If you look at a sine wave, its curvature is sorta like its values. When sine is zero, the curve is essentially a straight line, and the curvature is zero. When sine is at its maximum, the function bends the most and so the curvature is at a maximum.

This makes sense analytically. The second derivative is something like curvature, and the second derivative of sin(*x*) is -sin(*x*). The negative sign suggests that if we look at *signed* curvature rather than absolute curvature, then the values of a sine curve are roughly proportional to the *negative* of the curvature at each point.

Here’s a plot showing sin(*x*) and its negative curvature.

Steven Wilkinson wrote an article [1] addressing the question of whether there is a curve so that the curvature at each point is proportional to the value of the curve. The curvature of a graph of *y* = *y*(*x*) is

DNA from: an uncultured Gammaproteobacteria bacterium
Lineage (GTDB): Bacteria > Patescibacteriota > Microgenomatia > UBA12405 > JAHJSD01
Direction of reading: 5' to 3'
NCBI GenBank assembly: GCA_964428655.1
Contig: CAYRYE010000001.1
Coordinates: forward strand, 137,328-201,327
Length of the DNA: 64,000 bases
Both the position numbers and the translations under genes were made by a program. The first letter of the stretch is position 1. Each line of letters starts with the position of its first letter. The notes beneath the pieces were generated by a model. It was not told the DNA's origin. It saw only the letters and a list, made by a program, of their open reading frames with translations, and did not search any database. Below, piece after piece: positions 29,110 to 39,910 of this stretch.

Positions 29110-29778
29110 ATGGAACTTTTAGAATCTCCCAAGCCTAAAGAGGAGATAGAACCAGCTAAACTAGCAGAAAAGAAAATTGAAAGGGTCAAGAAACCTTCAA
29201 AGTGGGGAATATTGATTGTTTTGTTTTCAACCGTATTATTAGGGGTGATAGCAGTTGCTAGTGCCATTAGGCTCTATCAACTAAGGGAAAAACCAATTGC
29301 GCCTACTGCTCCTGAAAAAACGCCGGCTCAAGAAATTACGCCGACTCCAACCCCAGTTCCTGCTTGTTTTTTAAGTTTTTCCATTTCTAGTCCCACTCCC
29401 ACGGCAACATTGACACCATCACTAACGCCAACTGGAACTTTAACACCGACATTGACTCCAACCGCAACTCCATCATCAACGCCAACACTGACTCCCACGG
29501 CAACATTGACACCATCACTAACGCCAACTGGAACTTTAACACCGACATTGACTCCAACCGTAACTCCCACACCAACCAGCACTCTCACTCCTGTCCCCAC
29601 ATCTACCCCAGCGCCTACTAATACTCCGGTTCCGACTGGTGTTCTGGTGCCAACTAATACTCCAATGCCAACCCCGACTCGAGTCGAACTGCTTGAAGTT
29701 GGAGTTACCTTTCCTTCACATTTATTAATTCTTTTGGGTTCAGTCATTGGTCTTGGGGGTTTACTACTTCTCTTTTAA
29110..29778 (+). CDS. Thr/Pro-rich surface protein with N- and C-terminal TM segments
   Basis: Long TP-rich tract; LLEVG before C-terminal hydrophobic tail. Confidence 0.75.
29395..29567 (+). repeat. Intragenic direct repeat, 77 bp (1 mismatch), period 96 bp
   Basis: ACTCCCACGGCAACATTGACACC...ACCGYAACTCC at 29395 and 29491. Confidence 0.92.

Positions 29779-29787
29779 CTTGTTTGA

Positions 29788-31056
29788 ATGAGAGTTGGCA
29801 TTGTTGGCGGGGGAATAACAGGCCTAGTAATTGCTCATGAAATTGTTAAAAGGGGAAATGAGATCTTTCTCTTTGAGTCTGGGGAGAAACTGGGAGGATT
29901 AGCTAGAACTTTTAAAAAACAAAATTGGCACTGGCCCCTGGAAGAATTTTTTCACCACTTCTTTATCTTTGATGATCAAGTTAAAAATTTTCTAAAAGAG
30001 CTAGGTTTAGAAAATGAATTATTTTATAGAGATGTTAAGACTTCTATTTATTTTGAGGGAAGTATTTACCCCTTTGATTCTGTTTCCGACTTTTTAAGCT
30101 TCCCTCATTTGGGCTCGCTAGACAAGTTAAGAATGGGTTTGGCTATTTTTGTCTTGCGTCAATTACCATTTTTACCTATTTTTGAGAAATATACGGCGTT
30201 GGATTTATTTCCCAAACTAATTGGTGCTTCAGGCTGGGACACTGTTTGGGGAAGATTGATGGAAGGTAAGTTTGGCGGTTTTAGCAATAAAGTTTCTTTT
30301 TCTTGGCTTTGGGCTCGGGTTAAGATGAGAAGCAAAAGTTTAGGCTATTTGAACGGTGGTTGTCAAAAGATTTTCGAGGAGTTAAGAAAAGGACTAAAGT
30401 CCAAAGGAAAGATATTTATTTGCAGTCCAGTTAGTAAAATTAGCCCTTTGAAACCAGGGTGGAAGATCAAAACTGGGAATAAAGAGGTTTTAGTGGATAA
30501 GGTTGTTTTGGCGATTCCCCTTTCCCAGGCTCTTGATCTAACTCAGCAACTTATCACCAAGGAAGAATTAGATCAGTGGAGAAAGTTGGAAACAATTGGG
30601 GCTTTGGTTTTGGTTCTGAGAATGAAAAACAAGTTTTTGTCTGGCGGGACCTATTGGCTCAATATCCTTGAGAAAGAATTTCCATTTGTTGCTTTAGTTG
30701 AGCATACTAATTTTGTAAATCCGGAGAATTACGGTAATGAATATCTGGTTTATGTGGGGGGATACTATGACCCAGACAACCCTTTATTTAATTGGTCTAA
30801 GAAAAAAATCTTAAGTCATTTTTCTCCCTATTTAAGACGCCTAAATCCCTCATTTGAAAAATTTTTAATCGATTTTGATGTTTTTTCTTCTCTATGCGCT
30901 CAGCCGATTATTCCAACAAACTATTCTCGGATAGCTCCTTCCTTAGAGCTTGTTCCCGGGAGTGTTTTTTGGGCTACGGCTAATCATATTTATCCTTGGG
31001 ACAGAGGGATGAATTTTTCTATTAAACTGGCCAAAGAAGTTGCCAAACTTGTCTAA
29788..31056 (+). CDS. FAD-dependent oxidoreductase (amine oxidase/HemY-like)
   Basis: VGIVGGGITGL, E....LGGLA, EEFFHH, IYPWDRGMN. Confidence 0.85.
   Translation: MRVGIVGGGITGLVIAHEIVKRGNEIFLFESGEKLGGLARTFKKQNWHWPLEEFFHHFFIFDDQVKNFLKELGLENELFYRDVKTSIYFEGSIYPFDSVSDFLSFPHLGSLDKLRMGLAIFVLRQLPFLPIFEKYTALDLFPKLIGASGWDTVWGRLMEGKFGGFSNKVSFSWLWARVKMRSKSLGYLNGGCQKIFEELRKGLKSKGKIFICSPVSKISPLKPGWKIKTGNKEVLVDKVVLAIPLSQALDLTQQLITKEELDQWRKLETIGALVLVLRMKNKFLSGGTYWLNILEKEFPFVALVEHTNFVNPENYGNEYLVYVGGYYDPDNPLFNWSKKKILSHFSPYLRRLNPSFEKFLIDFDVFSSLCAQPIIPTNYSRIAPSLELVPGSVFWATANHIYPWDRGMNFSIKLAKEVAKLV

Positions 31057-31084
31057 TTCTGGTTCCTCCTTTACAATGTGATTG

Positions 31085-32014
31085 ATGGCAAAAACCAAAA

and so a curve that is proportional to its curvature is a solution to the nonlinear differential equation

General theory says that there should at least be a solution in a (possibly small) neighborhood of 0, but it’s not obvious *a priori* that interesting solutions exist. It turns out that if we pick the proportionality constant *a* = -1 and the initial conditions *y*(0) = 0 and *y* ‘(0) = √3 then we get a periodic solution that looks something like a sine.

The following Mathematica code will plot the function for us.

s = NDSolve[ {y''[x] = -y[x] (1 + y'[x]^2)^(-3/2), y[0] == 0, y'[0] == Sqrt[3]}, y, {x, 0, 10}] Plot[Evaluate[{y[x] /. s}], {x, 0, 10}]

The plot looks a lot like a sine wave. In fact, I imagine that when asked to draw a sine wave, most people would draw something that looks more like this than like an actual sine wave.

## Related posts

[1] Steven Wilkison. Self-Curvature Curves. Mathematics Magazine, Vol. 82, No. 5 (December 2009), pp. 354-359